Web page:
Glenville River Front Park Master Plan

Supporting Documents

Executive Summary, Regional Conceptual Map, Master Plan

Statement and Description from Gilmer County EDA - Jeff Campbell

Presentation notes and supporting information


An Outdoor Recreational Masterplan for the Pioneer Trail Network

Visitors to WV directly spent more than $5 billion in 2022, an all-time tourism annual spending record, which had an overall impact of more than $7 billion throughout the economy, according to a report from Oxford Economics. WV’s tourism industry currently supports more than 54,000 jobs - one in 16 jobs in the state- and pays out close to $2 billion in total annual earnings. Visitors to WV spent more than $800 million on lodging in 2022, which includes short-term rentals through services like Airbnb. After a change in state law, short-term rentals recently began paying occupancy taxes after a change in state law.   “It would be great to see our local mayors and county commissioners starting to receive revenue from implementation of the Glenville Riverfront Park Masterplan.” (said Jeff Campbell)

As the town of Glenville looked to the river basin that started its economic boom over 150 years ago, we now look to it for its future economic success.  The Glenville Riverfront Park Masterplan aims to create a family-friendly whitewater park, lodging, hiking/biking trails, fishing access, commercial businesses, and day-use opportunities in the heart of downtown Glenville.  With this masterplan, Glenville will spearhead the system to be known as the Pioneer Trail Towns development along the Little Kanawha River basin creating a vibrant, cohesive, and dynamic linkage through Braxton, Gilmer, Calhoun, Wirt, and Wood Counties as a driver for family-friendly recreation from Burnsville to Parkersburg, West Virginia. Strategically placing lodging amenities and recreational activities of various levels every 10-20 miles along the Little Kanawha River allows users to have multiple experiences (I.e. festivals, hiking/biking trails, shuttle services for river float trips, small-town Appalachian life, restaurants, and many more), providing the ability for extended stays with the region and provide economic development success to Glenville and the region as a whole.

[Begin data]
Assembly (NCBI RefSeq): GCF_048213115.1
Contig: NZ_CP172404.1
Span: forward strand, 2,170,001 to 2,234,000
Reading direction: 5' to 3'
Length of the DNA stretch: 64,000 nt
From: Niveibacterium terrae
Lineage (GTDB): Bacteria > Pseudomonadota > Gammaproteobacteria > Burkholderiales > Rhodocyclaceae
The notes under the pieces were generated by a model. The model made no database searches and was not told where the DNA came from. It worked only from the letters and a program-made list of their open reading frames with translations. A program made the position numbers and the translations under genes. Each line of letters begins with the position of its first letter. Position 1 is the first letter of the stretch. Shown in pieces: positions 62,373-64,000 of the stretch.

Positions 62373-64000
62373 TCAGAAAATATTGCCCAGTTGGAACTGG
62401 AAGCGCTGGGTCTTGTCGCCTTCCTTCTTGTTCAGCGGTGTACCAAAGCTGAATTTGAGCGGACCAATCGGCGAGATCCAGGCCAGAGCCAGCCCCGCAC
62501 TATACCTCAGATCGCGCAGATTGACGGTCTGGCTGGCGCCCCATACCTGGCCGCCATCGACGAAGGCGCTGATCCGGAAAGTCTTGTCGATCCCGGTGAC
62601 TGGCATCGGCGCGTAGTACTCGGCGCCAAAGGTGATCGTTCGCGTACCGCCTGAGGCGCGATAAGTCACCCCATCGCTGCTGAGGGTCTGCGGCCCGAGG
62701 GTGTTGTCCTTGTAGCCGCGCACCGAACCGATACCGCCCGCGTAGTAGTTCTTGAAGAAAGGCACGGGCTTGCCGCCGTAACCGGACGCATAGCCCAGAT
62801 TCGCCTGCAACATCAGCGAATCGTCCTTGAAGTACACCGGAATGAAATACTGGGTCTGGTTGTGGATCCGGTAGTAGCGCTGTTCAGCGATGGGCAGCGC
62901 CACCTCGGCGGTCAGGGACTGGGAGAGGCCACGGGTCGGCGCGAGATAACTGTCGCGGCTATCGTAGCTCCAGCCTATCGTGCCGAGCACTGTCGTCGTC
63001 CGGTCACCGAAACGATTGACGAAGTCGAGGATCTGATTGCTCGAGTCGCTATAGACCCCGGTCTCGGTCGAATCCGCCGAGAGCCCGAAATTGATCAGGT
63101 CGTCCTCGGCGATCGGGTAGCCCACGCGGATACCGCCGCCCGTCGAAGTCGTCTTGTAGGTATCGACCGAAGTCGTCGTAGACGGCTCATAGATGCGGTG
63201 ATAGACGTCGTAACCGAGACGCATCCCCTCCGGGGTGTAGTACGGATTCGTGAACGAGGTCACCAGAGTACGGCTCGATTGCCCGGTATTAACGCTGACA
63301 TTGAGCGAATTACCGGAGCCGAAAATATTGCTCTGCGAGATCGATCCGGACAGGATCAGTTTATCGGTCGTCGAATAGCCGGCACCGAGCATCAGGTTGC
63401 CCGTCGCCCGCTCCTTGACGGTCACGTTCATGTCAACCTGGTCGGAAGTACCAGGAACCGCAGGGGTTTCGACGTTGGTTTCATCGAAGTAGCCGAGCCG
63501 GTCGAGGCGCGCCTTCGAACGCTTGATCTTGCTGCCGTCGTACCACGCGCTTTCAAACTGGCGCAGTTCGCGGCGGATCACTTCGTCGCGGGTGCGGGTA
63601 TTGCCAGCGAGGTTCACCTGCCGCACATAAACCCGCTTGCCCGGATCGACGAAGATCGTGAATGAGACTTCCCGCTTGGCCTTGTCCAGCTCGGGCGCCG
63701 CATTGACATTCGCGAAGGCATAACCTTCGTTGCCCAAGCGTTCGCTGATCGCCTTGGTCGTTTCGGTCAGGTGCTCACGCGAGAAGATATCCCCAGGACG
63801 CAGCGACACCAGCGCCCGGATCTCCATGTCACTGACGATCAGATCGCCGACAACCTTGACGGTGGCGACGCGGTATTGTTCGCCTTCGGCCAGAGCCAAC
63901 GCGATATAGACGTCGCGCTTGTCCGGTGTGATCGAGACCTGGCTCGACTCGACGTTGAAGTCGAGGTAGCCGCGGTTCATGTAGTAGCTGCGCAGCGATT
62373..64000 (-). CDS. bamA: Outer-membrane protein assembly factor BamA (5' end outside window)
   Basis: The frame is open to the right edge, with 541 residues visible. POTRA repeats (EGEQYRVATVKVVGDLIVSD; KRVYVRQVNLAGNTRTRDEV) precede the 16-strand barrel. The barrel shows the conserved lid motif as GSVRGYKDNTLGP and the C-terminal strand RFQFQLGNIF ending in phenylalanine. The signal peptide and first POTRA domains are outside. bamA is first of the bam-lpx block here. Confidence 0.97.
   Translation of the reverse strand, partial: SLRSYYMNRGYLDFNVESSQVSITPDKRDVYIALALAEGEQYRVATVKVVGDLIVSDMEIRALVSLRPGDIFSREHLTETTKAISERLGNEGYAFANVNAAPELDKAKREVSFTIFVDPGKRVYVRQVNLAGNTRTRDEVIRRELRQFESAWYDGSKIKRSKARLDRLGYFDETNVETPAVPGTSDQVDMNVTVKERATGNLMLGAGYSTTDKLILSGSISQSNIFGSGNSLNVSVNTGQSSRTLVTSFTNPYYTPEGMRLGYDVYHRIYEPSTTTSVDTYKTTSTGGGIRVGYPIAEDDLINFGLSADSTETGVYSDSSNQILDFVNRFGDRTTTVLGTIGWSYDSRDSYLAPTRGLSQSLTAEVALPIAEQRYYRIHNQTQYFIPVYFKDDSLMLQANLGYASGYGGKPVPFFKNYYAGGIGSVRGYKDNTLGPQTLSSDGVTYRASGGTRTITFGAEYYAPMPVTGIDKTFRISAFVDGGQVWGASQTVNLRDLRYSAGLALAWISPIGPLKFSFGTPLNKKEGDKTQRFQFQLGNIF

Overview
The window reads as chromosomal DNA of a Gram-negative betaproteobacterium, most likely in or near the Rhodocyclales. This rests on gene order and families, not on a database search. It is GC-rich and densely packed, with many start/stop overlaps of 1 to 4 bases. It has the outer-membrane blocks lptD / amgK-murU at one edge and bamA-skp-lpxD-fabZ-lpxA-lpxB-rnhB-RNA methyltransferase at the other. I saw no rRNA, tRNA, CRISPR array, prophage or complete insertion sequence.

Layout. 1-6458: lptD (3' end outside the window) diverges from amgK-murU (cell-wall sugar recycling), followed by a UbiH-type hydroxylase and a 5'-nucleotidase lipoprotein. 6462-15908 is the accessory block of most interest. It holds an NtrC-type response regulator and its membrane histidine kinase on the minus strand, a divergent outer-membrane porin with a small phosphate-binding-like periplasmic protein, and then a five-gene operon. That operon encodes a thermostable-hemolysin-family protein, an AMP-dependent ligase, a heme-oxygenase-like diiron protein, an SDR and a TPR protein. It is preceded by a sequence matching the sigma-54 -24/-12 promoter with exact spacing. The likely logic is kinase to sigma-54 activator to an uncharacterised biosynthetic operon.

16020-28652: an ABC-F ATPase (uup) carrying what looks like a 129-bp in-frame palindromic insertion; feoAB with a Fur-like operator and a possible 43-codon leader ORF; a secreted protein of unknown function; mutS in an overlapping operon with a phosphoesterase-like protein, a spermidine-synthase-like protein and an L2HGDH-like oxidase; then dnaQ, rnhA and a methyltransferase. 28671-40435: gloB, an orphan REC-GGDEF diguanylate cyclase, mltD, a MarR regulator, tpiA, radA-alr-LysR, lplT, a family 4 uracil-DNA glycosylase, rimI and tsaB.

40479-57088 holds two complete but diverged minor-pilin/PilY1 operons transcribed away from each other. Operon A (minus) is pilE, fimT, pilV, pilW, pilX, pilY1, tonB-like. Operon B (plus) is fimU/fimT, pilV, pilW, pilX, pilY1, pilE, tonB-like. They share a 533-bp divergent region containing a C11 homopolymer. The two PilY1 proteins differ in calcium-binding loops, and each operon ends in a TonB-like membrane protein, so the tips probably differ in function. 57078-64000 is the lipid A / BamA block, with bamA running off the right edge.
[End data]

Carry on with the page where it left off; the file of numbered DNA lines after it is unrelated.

Glenville Riverfront Park Masterplan has been developed to aid the town of Glenville and the county of Gilmer with economic development strategies and connections to other regional recreation opportunities by promoting the development of the Little Kanawha River and Glenville as a recreational hub. The development of the river corridor and connection to the surrounding region via river, trails, and road access will aid in increased tourism of the area and economic development of the downtown area of Glenville.  This masterplan is to create a white-water kayaking park, hiking/biking trails, open park areas, picnic shelters, fishing access, and lodging.  While many locations surrounding Glenville provide passive outdoor recreation activities, using the Little Kanawha River as a recreational backbone to provide the area with the only white-water park would help promote Glenville as must stay location for those who are seeking more active outdoor recreation activities in addition to hundreds of acres of hiking/biking trails.  With over 265 planned rental opportunities, Glenville could be the centralized location for tourists to stay and venture outward for single-day trips to the surrounding region’s amenities.

Jeff Campbell 

Pacific Yurts  Explore Manuals, Materials & Floor Plans - Pacific Yurts   

Recreation Engineering & Planning

 Whitewater Parks & Riverside Design

Presentation Notes

Placemaking is a multi-faceted approach to the planning, design and management of public spaces. Placemaking capitalizes on a local community's assets, inspiration, and potential, with the intention of creating public spaces that improve urban vitality and promote people's health, happiness, and well-being. Wikipedia                   

Pioneer Trail Town Placemaking & Development